Apple will have to become more aggressive in the way it controls the privacy promises developers make when they sell apps in the App Store. What can corporate users do to protect themselves and their users while they wait?
What is the problem?
Some developers continue to abuse the spirit of Apple’s App Store privacy guidelines. This extends to posting misleading information on app privacy labels, as well as outright breaking promises not to track devices. Some developers continue to ignore no-tracking requests to exfiltrate device tracking information.
The Washington post, who recently launched its own digital ad network, identified several cases in which Malicious App Store Apps Fail to Keep User Privacy Promise.
When a user says they don’t want an app to follow them, the app must honor that request. But the report cites numerous instances where apps continue to harvest the same information, regardless of user requests. This data may be sold to third-party data tracking companies or used to provide targeted advertising, according to the report. What it doesn’t say is that disrespecting users’ wishes is a betrayal of trust.
What could help?
The To post spoke to former iCloud engineer Johnny Lin, who maintains that, “When it comes to shutting down third-party trackers, App Tracking Transparency is a dud. Worse yet, giving users the option of pressing a “Ask app not to track” button can even give users a false sense of privacy.
This is a harsh criticism and it seems appropriate to observe that Lin has an interest here. His company is developing Confinement, which blocks “tracking, ads and malware” in all apps, not just Safari. Maybe Apple should take the same approach. But given the months of hindsight faced by the company when it introduced application tracking transparency, Apple-wide, it will take time to achieve this. Surveillance capitalism has a lot of money to spend opposing such plans; as it is, users, especially corporate users, should take steps to protect themselves.
We need education
Another approach is education. Whenever we see privacy issues popping up, we also seem to be faced with claims that a number of these malicious apps come in the form of bite-sized entertainment titles intended for occasional players and children.
Of course, an app that actively retrieves data doesn’t care if the parent installed the app, or if it was the parent’s child on a borrowed smartphone.
Users really need to learn to exercise good judgment about the apps they use. When it comes to kid-based plague power, I’d say the safest approach will be to use Apple Arcade and let your kids play whatever they want from there. It is not ideal, but it is a way of limiting the risks.
Adopt (but verify) gray computer applications
A third approach that should work is policy development. Businesses should take a close look at the apps that employees use on their devices to make sure they’re adhering to security policy.
The use of MDM systems and managed Apple IDs for the business side is expected to increase, while companies should really work closely with employees to identify the applications they are using. Many companies now have a problem with gray computing, the applications and services that employees use to do their jobs simply because these systems perform better than the tools provided by the company. In most cases, the ban does not work.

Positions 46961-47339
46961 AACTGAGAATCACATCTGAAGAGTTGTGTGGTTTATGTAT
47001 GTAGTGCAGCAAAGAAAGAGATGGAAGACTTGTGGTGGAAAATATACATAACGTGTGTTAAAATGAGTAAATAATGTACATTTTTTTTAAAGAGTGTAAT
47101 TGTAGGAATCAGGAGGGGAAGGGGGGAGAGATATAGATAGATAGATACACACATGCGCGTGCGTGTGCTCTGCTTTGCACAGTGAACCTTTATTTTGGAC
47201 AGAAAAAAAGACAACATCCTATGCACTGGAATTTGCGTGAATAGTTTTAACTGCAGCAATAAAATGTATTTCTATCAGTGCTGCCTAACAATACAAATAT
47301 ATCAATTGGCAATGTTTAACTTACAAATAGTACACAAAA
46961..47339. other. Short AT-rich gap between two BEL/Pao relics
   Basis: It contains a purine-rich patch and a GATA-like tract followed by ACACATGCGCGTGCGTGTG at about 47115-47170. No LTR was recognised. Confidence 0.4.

A better approach is to identify these applications and compare them to the company’s security policy and transparently explain why some cannot be used. This needs to be paired with work to ensure that your own apps are at least as easy to use as gray market alternatives. This activated approach improves the personal autonomy of your teams much more effectively than autocratic diktats. The idea is that by working as a team, you end up with a more secure space. You can supplement this with classic MDM solutions.
But what will make the biggest difference is the police. Apple has already said it will work with developers who break the privacy promise, but it may need to toughen up that approach. I would say it should proactively monitor all apps against the privacy promises they make to make sure they live up to those promises.
Those that do not should be deleted.
It is also not sufficient to monitor only specific applications identified by external parties. If a developer is found to be abusing an app’s privacy, all of their apps should be verified.
Savvy consumers and security researchers can help by using applications such as little snitch, Confinement, Giant, Disconnect me, and a host of others to monitor activity generated by applications. If an app promises privacy, it needs to be held accountable, and one way to do that is to use apps like these to monitor privacy leaks and notify Apple when you identify an app that is leaking data without it. your authorization.
This approach – of educating yourself about the risks, working with your internal groups (family, employees, children) to manage and minimize the risk, and aggressively attempting to identify apps that break their privacy promise – should help make the environment more difficult for such attacks.
What could happen next
In my opinion, privacy fraud is just as serious as any other type of fraud. Apple already monitors its applications for fraudulent behavior and last year 150,000 applications were rejected for spamming, copying or misleading users.
Now he has to do the same for privacy cheats.
Copyright © 2021 IDG Communications, Inc.